Still, the county’s state Senate delegation gave Baker more power over the school system than is given in most jurisdictions in Maryland, including the ability to hire a superintendent and to appoint three members of a reconfigured 13-member Board of Education. Baker’s original plan for total control was watered down during negotiations with lawmakers — including House Speaker Michael E. Busch (D-Anne Arundel) — who worried that Baker’s proposal would set a statewide precedent that could affect other systems.
The new plan, approved by a 7 to 1 vote, takes the hiring of the system’s next superintendent out of the purview of the elected board and allows Baker to choose the board’s chairman and vice chairman, giving him more influence over the school system than any county executive in the state has. But the Board of Education would retain ultimate control of the budget, and with a two-thirds majority, it could challenge the superintendent and become involved in day-to-day schools operations.
Although the bill would increase some of Baker’s influence, his move was a risky political gamble that came up short of his expectations, as he told county residents that he wanted to lead a complete schools makeover. Many of the changes at the top are administrative, and what kind of reform is possible will largely be tied to Baker’s choice for superintendent and that person’s relationship with the board.
State Sen. C. Anthony Muse (D-Prince George’s), the delegation’s lone vote against the bill, said that Baker was trying to do too much too quickly at the end of the General Assembly session.
“I think the miscalculation was three weeks left . . . and thinking this was a local bill, but it really had statewide implications,” Muse said. “These are massive changes. This is a matter of great magnitude that is going to affect us for years to come.”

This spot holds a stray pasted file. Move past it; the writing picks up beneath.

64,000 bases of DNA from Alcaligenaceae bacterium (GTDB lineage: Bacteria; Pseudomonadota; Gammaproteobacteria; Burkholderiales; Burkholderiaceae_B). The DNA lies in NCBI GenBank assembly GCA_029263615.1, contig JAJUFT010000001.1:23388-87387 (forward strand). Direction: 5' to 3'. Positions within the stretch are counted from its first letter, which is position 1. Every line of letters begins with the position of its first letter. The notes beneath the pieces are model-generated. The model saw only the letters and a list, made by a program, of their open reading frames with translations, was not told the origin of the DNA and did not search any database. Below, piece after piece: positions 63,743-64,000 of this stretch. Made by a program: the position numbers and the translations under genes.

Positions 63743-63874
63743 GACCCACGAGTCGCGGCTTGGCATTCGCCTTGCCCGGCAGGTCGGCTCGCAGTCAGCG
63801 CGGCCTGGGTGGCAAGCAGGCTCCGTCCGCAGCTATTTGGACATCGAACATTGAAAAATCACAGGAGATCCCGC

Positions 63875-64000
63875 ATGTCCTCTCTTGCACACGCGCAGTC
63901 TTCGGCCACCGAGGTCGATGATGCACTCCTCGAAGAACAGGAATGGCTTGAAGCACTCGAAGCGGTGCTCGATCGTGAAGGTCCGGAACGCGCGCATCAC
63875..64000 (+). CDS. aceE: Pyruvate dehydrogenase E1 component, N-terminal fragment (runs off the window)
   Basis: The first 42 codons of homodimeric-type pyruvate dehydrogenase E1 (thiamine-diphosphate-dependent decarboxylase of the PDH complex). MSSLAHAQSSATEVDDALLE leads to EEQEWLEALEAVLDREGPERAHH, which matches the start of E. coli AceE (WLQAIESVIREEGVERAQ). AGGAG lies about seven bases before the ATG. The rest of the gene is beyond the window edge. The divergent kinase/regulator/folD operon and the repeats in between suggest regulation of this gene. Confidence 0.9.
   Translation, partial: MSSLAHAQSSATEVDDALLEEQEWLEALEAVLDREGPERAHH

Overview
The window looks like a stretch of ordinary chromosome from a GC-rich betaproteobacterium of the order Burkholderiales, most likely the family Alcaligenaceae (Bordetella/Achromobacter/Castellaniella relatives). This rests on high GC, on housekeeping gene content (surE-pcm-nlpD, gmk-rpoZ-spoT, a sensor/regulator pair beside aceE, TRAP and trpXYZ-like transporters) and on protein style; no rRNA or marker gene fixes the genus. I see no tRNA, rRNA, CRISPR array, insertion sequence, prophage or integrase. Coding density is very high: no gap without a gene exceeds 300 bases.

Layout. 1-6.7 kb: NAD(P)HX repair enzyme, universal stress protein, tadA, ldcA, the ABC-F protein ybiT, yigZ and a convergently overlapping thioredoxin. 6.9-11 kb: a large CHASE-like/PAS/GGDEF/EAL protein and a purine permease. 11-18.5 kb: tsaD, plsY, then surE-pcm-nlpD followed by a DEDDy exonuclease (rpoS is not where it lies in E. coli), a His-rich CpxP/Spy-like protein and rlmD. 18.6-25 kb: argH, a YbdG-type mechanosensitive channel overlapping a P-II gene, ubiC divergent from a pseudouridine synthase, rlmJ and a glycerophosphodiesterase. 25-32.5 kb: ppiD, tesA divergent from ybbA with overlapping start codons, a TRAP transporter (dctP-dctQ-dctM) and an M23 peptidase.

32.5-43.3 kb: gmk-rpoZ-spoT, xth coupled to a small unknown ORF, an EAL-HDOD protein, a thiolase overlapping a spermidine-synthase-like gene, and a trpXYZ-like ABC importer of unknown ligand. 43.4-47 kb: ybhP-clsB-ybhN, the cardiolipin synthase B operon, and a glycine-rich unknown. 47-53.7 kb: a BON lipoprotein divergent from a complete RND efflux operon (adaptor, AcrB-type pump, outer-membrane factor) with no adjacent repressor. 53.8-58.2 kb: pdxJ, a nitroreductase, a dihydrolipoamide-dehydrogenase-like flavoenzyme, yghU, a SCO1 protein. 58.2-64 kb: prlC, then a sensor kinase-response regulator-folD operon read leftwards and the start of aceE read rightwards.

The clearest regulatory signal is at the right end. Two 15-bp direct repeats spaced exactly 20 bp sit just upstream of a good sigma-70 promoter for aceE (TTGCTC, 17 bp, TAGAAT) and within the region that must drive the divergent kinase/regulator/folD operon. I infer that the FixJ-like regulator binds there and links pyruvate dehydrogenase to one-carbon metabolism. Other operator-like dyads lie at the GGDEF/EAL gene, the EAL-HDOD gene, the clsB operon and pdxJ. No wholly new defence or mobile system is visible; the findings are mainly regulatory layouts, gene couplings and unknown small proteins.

Baker took the risk because he thinks that the schools are a key element to the county’s success and that even modest improvement could allow officials to lure businesses and residents. Although the schools have improved slightly, they still lag behind counties in the Washington region that Prince George’s would like to compete against.
And in recent years, the system has struggled with infighting and politics, going through seven superintendents in the past 14 years and turmoil on the board, including several times censuring its own members.
Baker touted the changes and said he is eager to take on the challenge of improving the schools. He also said he is optimistic that he can make far-reaching changes in the 204-school system despite not attaining the power he wanted.
“For the first time, the county executive . . . will have responsibility for improving education in Prince George’s County,” Baker after the Senate delegation approved the measure.
The bill next must move through the full Senate and then will go to the House, where approval is expected this week. An emergency measure, the bill would take effect as soon as the governor signs it into law.